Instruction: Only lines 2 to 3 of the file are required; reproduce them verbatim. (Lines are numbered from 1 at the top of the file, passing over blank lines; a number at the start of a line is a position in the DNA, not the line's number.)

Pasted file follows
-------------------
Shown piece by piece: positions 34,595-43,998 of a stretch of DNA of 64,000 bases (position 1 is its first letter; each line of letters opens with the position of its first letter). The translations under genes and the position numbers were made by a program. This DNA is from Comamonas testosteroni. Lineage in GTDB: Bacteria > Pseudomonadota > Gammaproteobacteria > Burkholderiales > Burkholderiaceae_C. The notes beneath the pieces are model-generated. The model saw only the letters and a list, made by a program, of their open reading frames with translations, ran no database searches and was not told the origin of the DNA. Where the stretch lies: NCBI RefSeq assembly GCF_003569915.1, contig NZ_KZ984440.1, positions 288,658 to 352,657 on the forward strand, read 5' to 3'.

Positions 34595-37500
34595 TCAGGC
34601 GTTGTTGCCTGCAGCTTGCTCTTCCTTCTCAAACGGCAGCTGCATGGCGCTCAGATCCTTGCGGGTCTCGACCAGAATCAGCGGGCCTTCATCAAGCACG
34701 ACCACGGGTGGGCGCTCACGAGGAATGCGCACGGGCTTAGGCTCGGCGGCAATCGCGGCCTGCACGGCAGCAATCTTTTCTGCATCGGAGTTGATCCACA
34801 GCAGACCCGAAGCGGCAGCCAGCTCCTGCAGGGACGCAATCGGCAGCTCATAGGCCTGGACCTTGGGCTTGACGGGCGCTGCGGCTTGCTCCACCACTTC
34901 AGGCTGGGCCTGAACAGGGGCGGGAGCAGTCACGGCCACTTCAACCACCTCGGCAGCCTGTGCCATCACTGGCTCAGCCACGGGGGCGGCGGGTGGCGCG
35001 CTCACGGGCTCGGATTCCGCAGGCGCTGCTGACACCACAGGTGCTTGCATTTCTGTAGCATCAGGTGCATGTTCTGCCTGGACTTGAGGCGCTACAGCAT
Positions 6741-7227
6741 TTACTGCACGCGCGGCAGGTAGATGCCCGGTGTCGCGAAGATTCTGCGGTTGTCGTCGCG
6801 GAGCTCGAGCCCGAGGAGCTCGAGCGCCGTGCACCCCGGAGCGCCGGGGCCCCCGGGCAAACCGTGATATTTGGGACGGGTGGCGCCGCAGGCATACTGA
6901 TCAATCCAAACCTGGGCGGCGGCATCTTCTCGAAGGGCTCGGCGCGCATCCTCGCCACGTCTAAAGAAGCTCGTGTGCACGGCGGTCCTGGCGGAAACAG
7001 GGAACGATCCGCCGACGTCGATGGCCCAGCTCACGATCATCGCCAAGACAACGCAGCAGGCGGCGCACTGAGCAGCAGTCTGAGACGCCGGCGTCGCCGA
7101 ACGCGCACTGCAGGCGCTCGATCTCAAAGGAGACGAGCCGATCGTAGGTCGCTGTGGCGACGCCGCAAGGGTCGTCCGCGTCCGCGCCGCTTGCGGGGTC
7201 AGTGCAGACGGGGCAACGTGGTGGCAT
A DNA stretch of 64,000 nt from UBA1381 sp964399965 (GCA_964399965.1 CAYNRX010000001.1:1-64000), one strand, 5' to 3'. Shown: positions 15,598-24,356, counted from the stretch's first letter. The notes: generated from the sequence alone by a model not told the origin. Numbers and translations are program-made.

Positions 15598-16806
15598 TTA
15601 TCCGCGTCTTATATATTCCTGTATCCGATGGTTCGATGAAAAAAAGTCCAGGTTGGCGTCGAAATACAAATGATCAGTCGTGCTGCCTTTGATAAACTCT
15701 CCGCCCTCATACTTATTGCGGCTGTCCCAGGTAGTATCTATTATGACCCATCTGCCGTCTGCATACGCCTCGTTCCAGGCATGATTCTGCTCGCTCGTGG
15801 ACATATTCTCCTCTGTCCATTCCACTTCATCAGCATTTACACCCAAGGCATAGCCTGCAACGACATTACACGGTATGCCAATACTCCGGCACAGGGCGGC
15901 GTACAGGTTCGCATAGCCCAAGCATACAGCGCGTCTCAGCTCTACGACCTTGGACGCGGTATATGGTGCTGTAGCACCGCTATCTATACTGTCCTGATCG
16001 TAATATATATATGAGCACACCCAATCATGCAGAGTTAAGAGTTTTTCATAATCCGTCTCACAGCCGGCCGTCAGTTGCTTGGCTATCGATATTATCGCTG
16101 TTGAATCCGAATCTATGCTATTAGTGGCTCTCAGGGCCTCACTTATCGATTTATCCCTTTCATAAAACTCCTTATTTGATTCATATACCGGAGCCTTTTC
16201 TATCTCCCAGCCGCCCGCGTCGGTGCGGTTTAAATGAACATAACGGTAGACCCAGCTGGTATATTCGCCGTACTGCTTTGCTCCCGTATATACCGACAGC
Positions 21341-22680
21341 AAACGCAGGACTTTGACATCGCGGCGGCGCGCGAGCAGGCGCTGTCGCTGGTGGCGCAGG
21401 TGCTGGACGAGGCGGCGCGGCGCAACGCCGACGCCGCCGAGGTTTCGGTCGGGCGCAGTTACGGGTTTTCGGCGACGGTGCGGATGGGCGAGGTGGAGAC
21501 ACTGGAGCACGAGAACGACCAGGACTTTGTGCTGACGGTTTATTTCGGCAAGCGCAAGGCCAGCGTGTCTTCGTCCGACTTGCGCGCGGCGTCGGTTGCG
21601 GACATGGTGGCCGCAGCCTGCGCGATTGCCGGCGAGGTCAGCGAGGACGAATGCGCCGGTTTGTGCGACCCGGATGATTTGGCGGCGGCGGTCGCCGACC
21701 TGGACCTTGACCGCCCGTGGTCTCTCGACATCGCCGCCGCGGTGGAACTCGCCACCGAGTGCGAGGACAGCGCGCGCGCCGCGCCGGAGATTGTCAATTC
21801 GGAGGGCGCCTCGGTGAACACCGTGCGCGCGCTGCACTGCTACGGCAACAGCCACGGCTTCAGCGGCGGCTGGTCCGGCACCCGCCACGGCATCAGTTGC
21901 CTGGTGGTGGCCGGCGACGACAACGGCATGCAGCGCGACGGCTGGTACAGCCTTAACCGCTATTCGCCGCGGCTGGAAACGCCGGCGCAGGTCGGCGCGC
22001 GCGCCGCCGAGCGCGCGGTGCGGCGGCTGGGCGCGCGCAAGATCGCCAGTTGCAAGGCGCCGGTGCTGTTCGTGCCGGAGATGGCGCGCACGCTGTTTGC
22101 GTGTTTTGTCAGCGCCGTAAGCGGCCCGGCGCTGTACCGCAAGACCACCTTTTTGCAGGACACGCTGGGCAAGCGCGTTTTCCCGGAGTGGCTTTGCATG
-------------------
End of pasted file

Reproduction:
Positions 34595-37500
34595 TCAGGC